Engineers at Meijo University and Nagoya University have demostrated that GaN substrate can realize an external quantum efficiency (EQE) of more than forty percent over the 380-425 nm range. And researchers at UCSB as well as the Ecole Polytechnique, France, have claimed a peak EQE of 72 percent at 380 nm. Both cells have the potential to be included in a conventional multi-junction device to reap the high-energy region of the solar spectrum.

“However, the best approach is just one nitride-based cell, because of the coverage of the entire solar spectrum from the direct bandgap of InGaN,” says UCSB’s Elison Matioli.

He explains that the main challenge to realizing such devices is definitely the development of highquality InGaN layers rich in indium content. “Should this issue be solved, one particular nitride solar cell makes perfect sense.”

Matioli along with his co-workers have built devices with highly doped n-type and p-type GaN regions that help to screen polarization related charges at hetero-interfaces to limit conversion efficiency. Another novel feature of their cells really are a roughened surface that couples more radiation into the device. Photovoltaics were made by depositing GaN/InGaN p-i-n structures on sapphire by MOCVD. These products featured a 60 nm thick active layer manufactured from InGaN and a p-type GaN cap with a surface roughness that might be adjusted by altering the development temperature with this layer.

The researchers measured the absorption and EQE in the cells at 350-450 nm (see Figure 2 to have an example). This set of measurements stated that radiation below 365 nm, which can be absorbed by GaN on sapphire, does not play a role in current generation – instead, the carriers recombine in p-type GaN.

Between 370 nm and 410 nm the absorption curve closely follows the plot of EQE, indicating that virtually all the absorbed photons within this spectral range are changed into electrons and holes. These carriers are efficiently separated and bring about power generation. Above 410 nm, absorption by InGaN is very weak. Matioli and his awesome colleagues have attempted to optimise the roughness of the cells so that they absorb more light. However, even with their finest efforts, one or more-fifth from the incoming light evbryr either reflected off the top surface or passes directly through the cell. Two options for addressing these shortcomings are going to introduce anti-reflecting and highly reflecting coatings inside the top and bottom surfaces, or to trap the incoming radiation with photonic crystal structures.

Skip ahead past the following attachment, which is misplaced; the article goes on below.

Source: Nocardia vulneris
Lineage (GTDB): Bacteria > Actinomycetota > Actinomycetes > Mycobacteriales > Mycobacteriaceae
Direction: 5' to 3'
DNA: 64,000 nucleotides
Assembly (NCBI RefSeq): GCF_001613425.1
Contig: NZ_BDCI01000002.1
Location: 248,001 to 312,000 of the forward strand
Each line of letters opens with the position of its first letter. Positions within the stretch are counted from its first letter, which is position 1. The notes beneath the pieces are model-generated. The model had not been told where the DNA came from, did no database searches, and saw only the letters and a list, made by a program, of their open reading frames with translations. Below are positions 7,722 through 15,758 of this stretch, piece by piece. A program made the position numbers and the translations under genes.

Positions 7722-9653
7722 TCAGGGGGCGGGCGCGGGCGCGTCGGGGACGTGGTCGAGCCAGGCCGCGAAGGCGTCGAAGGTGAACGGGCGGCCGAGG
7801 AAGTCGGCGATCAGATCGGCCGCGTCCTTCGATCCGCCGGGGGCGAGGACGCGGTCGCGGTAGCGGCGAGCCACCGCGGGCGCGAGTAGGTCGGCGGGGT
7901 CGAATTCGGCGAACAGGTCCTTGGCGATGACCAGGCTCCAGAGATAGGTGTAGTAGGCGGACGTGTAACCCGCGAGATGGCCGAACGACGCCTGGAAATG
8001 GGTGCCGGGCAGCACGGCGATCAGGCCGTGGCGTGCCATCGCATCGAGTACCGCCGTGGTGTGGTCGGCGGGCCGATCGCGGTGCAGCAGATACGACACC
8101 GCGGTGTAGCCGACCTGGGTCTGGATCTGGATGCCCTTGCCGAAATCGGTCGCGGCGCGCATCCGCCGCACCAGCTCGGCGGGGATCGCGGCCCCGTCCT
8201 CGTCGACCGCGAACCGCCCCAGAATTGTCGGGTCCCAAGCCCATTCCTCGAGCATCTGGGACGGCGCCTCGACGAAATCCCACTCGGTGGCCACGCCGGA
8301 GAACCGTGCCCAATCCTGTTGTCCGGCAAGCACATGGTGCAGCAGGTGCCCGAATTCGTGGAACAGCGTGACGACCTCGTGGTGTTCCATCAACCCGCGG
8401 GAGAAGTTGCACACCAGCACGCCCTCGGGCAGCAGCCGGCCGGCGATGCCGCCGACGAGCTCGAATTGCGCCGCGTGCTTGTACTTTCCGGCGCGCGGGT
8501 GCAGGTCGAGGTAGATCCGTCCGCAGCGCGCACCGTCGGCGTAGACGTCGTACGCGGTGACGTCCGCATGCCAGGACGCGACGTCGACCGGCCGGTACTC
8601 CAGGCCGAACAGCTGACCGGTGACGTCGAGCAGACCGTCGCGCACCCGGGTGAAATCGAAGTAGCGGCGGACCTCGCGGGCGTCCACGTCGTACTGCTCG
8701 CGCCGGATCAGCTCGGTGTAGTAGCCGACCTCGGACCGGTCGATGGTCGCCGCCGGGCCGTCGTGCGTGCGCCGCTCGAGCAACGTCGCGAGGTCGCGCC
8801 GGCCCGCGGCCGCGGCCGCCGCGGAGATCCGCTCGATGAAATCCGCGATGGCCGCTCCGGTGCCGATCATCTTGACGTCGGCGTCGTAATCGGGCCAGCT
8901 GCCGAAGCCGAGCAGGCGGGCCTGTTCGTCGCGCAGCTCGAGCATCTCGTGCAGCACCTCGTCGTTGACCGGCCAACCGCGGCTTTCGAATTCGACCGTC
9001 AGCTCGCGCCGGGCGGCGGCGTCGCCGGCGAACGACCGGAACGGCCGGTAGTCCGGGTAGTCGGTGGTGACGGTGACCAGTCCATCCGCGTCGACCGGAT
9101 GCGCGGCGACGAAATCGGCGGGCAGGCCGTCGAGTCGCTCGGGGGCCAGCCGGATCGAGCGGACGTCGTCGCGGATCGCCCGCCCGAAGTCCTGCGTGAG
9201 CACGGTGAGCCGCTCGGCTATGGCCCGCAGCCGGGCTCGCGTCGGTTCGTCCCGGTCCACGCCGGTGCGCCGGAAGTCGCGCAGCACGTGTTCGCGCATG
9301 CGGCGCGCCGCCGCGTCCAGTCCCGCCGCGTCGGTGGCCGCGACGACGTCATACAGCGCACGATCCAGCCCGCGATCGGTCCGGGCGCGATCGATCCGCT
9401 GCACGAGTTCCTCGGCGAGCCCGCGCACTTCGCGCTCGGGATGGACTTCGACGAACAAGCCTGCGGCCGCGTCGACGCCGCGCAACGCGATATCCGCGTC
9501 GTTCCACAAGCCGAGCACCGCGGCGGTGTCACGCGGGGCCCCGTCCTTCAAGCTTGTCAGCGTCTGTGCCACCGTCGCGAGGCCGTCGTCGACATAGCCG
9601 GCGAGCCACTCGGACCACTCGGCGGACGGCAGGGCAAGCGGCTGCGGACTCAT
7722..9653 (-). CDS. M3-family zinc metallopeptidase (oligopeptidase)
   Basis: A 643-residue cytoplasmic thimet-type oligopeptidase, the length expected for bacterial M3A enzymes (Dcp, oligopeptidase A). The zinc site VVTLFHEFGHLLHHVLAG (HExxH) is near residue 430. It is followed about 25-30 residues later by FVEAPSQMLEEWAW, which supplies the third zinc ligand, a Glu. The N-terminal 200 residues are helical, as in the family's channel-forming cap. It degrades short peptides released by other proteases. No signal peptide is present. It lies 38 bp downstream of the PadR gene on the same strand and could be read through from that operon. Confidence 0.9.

“I have been utilizing photonic crystals within the last years,” says Matioli, “and that i am investigating the use of photonic crystals to nitride solar panels.” Meanwhile, Japanese scientific study has been fabricating devices with higher indium content layers by embracing superlattice architectures. Initially, the engineers fabricated two kind of device: a 50 pair superlattice with alternating 3 nm-thick layers of Ga0.83In0.17N and GaN, sandwiched from a 2.5 ┬Ám-thick n-doped buffer layer over a GaN substrate as well as a 100 nm p-type cap; as well as a 50 pair superlattice with alternating layers of 3 nm thick Ga0.83In0.17N and .6 nm-thick GaN, deposited on the same substrate and buffer since the first design and featuring the same cap.

The next structure, which has thinner GaN layers in the superlattice, produced a peak EQE in excess of 46 percent, 15 times those of the other structure. However, inside the more effective structure the density of pits is significantly higher, which may take into account the halving in the open-circuit voltage.

To comprehend high-quality material with higher efficiency, the researchers considered a third structure that combined 50 pairs of three nm thick layers of Ga0.83In0.17N and GaN with 10 pairs of three nm thick Ga0.83In0.17N and .6 nm thick InGaN LED. Pit density plummeted to below 106 cm-2 and peak EQE hit 59 percent.

They is looking to now build structures with higher indium content. “We are going to also fabricate solar cells on other crystal planes and on a silicon substrate,” says Kuwahara.